In hopes of avoiding cancer, some high-risk women elect to have both breasts surgically removed, a procedure called bilateral prophylactic mastectomy. The surgery removes all breast tissue that potentially could develop breast cancer. Preventive breast cancer surgery also may be considered if a woman has already had breast cancer, because she is at increased risk for developing breast cancer again in the other breast. Prophylactic mastectomy refers to the removal of healthy breast tissue to reduce a woman’s risk of developing breast cancer. It is the most effective means of reducing risk, but the benefits of such a surgery depend on the level of an individual’s risk.
How much is the risk reduced?
A recent study suggests that prophylactic mastectomy may reduce the risk of breast cancer by at least 90 percent.
Physiological challenges of prophylactic mastectomy
Breast tissue is composed primarily of fat tissue, connective tissue, and glandular tissue, which produces milk. It is in the glandular tissue of the breast that breast cancers may develop, specifically in the milk ducts and the milk lobules. These ducts and lobules are located in all parts of the breast tissue, including tissue just under the skin. The breast tissue extends from the collar bone to the lower rib margin, and from the middle of the chest, around the side and under the arm.
In a mastectomy, it is necessary to remove tissue from just beneath the skin down to the chest wall and around the borders of the chest. However, even the most experienced surgeon cannot remove all breast tissue. This is why a small risk of developing breast cancer remains.
Who should have surgery?
The decision to proceed with prophylactic mastectomy is an individual decision. Such factors as a genetic predisposition to breast cancer, an estimation of individual’s breast cancer risk, the ability to monitor the patient for early breast cancer and, most importantly, the patient’s concerns and feelings, need to be considered in making this decision.
New developments broaden surgical options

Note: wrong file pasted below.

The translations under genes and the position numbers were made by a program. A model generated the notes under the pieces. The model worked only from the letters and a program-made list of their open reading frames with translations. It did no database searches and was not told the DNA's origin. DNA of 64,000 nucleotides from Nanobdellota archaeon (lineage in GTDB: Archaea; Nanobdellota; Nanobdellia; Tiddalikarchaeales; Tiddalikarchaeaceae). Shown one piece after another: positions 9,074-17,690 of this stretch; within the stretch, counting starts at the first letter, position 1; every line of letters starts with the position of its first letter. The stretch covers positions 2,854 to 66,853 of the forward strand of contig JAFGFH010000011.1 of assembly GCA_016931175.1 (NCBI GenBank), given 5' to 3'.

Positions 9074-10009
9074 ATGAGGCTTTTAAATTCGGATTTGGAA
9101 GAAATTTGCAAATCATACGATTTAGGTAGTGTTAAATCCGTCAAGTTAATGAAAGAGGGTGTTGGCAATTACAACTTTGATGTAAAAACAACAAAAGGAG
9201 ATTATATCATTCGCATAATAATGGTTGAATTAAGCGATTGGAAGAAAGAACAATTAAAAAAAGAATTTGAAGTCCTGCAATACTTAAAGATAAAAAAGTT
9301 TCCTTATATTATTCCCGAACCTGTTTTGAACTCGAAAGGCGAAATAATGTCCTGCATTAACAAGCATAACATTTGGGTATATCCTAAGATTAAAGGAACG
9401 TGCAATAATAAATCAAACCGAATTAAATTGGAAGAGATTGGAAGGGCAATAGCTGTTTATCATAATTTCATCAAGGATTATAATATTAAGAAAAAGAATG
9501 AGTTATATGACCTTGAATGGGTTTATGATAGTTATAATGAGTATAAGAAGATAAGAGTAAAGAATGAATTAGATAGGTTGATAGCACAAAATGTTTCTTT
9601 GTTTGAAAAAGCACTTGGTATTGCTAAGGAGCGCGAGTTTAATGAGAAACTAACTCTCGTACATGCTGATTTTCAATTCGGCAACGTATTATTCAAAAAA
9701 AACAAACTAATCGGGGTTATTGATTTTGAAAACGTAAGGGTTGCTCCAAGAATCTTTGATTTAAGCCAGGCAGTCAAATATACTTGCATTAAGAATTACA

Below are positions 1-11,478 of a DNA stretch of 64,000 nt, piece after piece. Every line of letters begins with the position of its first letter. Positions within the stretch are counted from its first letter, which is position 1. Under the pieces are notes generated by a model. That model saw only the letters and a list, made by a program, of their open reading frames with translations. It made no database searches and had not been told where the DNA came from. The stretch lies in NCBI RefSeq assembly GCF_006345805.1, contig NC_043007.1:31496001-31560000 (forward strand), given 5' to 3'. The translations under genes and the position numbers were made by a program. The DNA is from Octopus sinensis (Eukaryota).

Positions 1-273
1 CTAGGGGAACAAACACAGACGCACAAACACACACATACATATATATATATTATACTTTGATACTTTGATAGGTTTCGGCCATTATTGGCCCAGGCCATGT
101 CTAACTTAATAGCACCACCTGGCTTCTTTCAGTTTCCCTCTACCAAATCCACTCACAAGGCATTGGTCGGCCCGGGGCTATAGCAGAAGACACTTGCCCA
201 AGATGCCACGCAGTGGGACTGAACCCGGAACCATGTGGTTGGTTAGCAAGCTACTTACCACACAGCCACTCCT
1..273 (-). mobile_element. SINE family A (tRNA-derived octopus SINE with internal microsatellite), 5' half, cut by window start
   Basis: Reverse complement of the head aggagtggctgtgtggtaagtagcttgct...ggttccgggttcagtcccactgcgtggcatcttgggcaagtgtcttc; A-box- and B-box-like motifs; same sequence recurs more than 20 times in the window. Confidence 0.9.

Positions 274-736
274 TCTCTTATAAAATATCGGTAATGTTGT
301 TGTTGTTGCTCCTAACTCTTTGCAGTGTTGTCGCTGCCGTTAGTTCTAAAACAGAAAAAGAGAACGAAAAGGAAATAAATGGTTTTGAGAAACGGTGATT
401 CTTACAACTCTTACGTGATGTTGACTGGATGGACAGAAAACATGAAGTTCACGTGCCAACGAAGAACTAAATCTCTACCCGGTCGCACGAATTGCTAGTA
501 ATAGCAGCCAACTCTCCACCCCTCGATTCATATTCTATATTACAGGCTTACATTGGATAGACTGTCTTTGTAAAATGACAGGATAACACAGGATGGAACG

For women who choose prophylactic mastectomy, several new and important surgical options have become available.
It is now possible to remove breast tissue using skin-sparing techniques in which the underlying breast tissue is removed from just under the skin and down to the chest wall. Most of the breast tissue is removed, but most of the skin is spared to hold and shape the reconstructed breast. The nipple and surrounding tissue, called the areola, are removed as well.
When skin-sparing mastectomy is combined with immediate breast reconstruction, the results can be excellent. Women who choose prophylactic mastectomy, often combined with immediate reconstruction, are very pleased not only with their choice but also with the reconstruction.
Nipple sparing mastectomy is another type of skin-sparing procedure that allows a woman to retain her own areola and nipple. During the surgery, the tissue beneath the nipple is tested and if normal, the nipple is kept, but loses sensation. The appearance of the breast after surgery is more similar to the appearance before surgery.
While surgery is not an approach that should be advocated for all high-risk individuals, it can be very important for appropriately selected women.
- National Cancer Institute. Preventive Mastectomy. www.cancer.gov Accessed 5/14/2012
- Society of Surgical Oncology. Practice & Policy: Position Statement on Prophylactic Mastectomy. www.surgonc.org Accessed 5/14/2012
- Breastcancer.org. Treatments & Side Effects: Surgery: Prophylactic Mastectomy. www.breastcancer.org Accessed 5/14/2012
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This information is provided by the Cleveland Clinic and is not intended to replace the medical advice of your doctor or health care provider. Please consult your health care provider for advice about a specific medical condition. This document was last reviewed on: 4/1/2012...#8322